Bruce is Canberra’s gang-gang whisperer | The Canberra Times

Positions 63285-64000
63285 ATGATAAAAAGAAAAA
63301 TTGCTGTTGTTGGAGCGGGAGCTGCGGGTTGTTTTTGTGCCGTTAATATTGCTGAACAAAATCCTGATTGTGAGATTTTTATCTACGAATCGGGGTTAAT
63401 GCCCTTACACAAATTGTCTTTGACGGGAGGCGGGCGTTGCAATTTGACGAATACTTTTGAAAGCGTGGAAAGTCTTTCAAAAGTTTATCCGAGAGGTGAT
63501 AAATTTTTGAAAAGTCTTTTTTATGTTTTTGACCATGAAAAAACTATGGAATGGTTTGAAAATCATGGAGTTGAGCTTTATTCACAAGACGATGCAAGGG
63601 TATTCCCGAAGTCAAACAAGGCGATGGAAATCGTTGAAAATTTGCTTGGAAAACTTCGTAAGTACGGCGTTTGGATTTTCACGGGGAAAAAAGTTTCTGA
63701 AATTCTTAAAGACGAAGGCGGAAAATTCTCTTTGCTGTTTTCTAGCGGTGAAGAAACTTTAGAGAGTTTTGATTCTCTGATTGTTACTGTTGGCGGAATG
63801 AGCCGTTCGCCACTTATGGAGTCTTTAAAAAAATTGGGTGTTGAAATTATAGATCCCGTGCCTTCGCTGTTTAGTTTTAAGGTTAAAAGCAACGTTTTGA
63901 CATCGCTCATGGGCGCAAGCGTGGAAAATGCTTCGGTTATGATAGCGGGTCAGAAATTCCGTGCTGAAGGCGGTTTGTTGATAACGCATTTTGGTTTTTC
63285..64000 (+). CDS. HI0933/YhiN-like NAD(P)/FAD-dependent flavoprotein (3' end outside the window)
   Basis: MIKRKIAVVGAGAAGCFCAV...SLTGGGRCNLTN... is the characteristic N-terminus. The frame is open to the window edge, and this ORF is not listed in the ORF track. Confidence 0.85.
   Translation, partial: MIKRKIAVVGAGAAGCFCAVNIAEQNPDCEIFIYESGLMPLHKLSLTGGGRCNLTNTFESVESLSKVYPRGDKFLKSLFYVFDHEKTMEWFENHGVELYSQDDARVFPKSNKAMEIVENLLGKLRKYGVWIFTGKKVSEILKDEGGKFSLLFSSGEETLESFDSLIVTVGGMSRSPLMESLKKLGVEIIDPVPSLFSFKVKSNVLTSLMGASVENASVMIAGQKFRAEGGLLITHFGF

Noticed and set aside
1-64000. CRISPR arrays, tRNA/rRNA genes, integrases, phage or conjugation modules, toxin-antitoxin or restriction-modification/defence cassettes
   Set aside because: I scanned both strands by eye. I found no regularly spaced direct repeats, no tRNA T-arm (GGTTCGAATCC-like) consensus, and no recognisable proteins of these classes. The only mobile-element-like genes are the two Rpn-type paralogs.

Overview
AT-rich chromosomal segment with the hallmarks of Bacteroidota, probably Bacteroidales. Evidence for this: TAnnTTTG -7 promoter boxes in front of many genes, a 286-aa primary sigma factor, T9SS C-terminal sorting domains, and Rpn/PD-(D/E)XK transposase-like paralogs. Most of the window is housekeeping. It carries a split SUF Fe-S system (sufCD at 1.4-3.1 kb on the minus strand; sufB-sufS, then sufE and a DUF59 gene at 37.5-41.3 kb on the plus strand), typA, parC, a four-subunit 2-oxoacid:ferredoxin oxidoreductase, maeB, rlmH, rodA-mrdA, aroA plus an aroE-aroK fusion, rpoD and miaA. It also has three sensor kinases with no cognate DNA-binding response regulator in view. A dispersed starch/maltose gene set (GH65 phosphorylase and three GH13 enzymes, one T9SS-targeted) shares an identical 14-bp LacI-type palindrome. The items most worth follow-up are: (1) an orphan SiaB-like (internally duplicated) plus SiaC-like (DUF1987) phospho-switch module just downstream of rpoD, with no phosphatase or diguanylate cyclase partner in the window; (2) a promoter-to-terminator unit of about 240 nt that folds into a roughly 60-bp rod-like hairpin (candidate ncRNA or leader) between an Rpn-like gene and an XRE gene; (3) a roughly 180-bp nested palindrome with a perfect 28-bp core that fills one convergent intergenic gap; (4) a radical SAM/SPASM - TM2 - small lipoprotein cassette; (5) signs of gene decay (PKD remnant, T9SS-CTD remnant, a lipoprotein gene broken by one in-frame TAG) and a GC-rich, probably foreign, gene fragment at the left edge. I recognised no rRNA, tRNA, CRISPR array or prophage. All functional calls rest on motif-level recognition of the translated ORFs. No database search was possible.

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This column’s recent exposé on gang-gangs and their nesting hollows struck a chord with many readers, including Bruce Thornton of Watson, who, like many Canberrans, has a soft spot for the native bird with the outrageous call and cheeky demeanour. Bruce grew up on Moore Street in Turner, on the southern side of Haig Park, and as a boy loved seeing “the birds frolic in the pencil pines, especially the gang-gangs”. Sometimes he would feed them. So, when Bruce scored a job with Facilities & Services at ANU and noticed a few gang-gangs flying around the campus, he started spreading sunflower seed on the tray of his ute. That was 17 years ago. Now, Bruce feeds the birds every day. Yes, every single day. He even rides his bike in from his home in Watson on weekends and public holidays to make sure he can see his feathered friends. “I never miss a Saturday or Sunday – as I’m not working and I can spend more time enjoying the birds,” he explains. Although Bruce “tosses a few handfuls of grey sunflower seeds to the birds daily”, he is careful to ensure they don’t rely on it. “They usually arrive with sticky feet and beaks from feeding elsewhere and often it’s not the same birds each day,” he says. “They have a quick feed and a drink of water from a little water station I’ve set up for them, and then away they fly.” The birds often land on his arms, even his head. “It’s quite amazing [and] the students love it, it puts a smile on their faces.” The largest flock of gang-gangs to land on Bruce’s ute is 42 “but on average there’s about 20 to 30 each time”. “Other species sometimes show up, including eastern and crimson rosellas, crested pigeons, lorikeets, cockatoos, and a couple of short-billed corellas,” he reveals. Michael Mulvaney, who has been leading a citizen science project about the feeding and nesting habits of the bird, reports that knowledge about the eating habits of gang-gangs is increasing all the time. “We initially thought they ate 63 types of food, but we now know they eat over 200 types of food,” Michael explains. It also appears that gang-gangs have different tastes depending on where they live. “For example, down at Geelong in Victoria they feast on Pinus radiata cones, but around Canberra, even when we’ve got it coming out of our ears, they rarely eat them,” Michael says. Then there are the cicada-eating gang-gangs at Hughes. “Why does only that population of gang-gangs eat cicadas when they can be found all over the country?” he ponders. Another mystery to solve. Just like Bruce Thornton, from the time he was a boy, Rod Usback of Flynn has always loved gang-gangs. “I have many fond childhood memories of listening and watching these birds as they ‘creaked’ and ate the seeds from the pines in Haig Park,” he reveals. When Rod recently began to dabble in digital art, he couldn’t resist turning his attention to gang-gangs. It proved a masterstroke for last year he won a coveted gong at an international online digital art competition (Camelback Gallery’s Into the Wild visual art exhibition) with his artwork, Let’s Come Back in the Spring Bluey. According to Rod, “the painting shows a pair of gang-gangs in a frosty Canberra landscape, near Majura, where “she” is surveying a future nesting place, whispering to her mate: “Lets come back in the Spring Bluey”. Aww. Still in the avian world, Peter Keast of Torrens couldn’t resist sharing this photo of a wedge-tailed eagle and chick in north Canberra, taken by his son-in-law Trevor Rix. “We followed the hatching through to fledging and could get quite close to the nest for photos without disturbing the mating pair,” explains Peter who is keeping mum about the exact location of the nest to protect the birds from any unwanted attention. What a wonderful photo. It was great to see such a big crowd at Gunning to mark the town’s bicentenary last weekend. A highlight for many was the arrival of a horse and cart, vintage 1925 car and electric vehicle (EV) which parked in line outside historic Bailey’s Garage in the main street, representing transport from three different centuries of transport in Gunning. “It’s interesting that, after 200 years, we have come full circle, our car like the horse that pulled the 1820s carriage, runs on renewable energy,” explained John Storey, owner of the EV who “charges it mainly off our own solar panels as we are off-grid”. The celebrations attracted people from far afield, including Cam Gilbey and his two boys Noah, 6, and Kodah, 2, who travelled from Wollongong. Cam is the great-great-grandson of Frank Bailey who established Bailey’s Garage in the early 1900s. “It gives me goosebumps to be here today,” confessed Cam as we watched the horse and cart pull up. When current owner Craig Southwell’s family purchased the business more than 70 years ago, the Bailey name was so well known in town they continued to trade under it. While at the Gunning festivities I noticed the electric piano played beautifully by Dianna Nixon was plugged into the EV charging point outside Bailey’s Garage. Gee, times really are changing. I wonder what entertainment and transport options we might see lined up outside the garage in another 200 years. The mind boggles. Regular beachcombers might recall all the pumice stones that washed up on South Coast beaches about six to 10 years ago. They were due to the 2012 eruption of the Havre Seamount about 1000 kilometres north of Auckland. At the time, Andrew “Kiwi” Wilson of Downer and his kids were fascinated by the far-flung highly porous stones and started their own mini collection of them. Now they want to know “if the recent eruption of the volcano near Tonga will also result in thousands more pumice stones washing up on South Coast beaches”. I’m reliably informed the January 15, 2022 eruption of the Hunga Tonga Hunga Ha’apai is unlikely to result in similar pumice rafts heading our way. According to pumice expert Dr Scott Bryan of the School of Earth, Environmental & Biological Sciences at the Queensland University of Technology, this is due to two reasons. “Firstly, the magma composition erupted is basaltic, and not the more silica-rich dacite or rhyolite that produced the previous pumice rafts,” he explains. “Secondly, the eruption essentially pulverised the magma into ash (sand-sized) particles as evidenced from the ash fall on the surrounding islands.” Instead of pumice, Scott warns that in coming weeks Andrew and his family might instead find a lot more rubbish on Australian beaches. “At some point we might see some debris (plastic bottles etc) that was entrained into the water from the tsunami waves, wash up on our beaches,” explains Scott. As to what happened to the millions of pumice stones from the Havre Seamount eruption? According to Scott, they’ve now well and truly dispersed over at least 4 million square kilometres of ocean. “You can still find pieces on the beach, particularly around south-east Queensland, but they usually reside high up on beaches and in the dunes, he explains. Oh, and there’s probably a fair few still stashed away in the Wilson family garage as well. Rating: Medium – Hard Clue: A cabin-boy from Charles Darwin’s The Beagle lived near here. Last week: Congratulations to first-time winner Samantha Faulkner of Theodore who was first to identify last week’s photo as the bridge at the “back” of Maraga, the AIATSIS building at Acton Peninsula. Maraga is a Ngunnawal word for a strong and robust shield. The clue of “back-to-front” referred to the fact the building was initially designed to face the opposite direction, but to protect two significant scar trees, its orientation was flipped prior to construction. How to enter: Email your guess along with your name and suburb to tym@iinet.net.au. The first correct email sent after 10am, Saturday March 12, 2022, wins a double pass to Dendy, the Home of Quality Cinema. The painted pebble rock garden craze continues unabated. John Berry of Isaacs has been watching the one at the end of Karawatha Place in O’Malley grow and grow since last year’s COVID lockdowns. “There are over 80 rocks now,” he says, adding “I hope it lasts beyond vandalism”. Me too.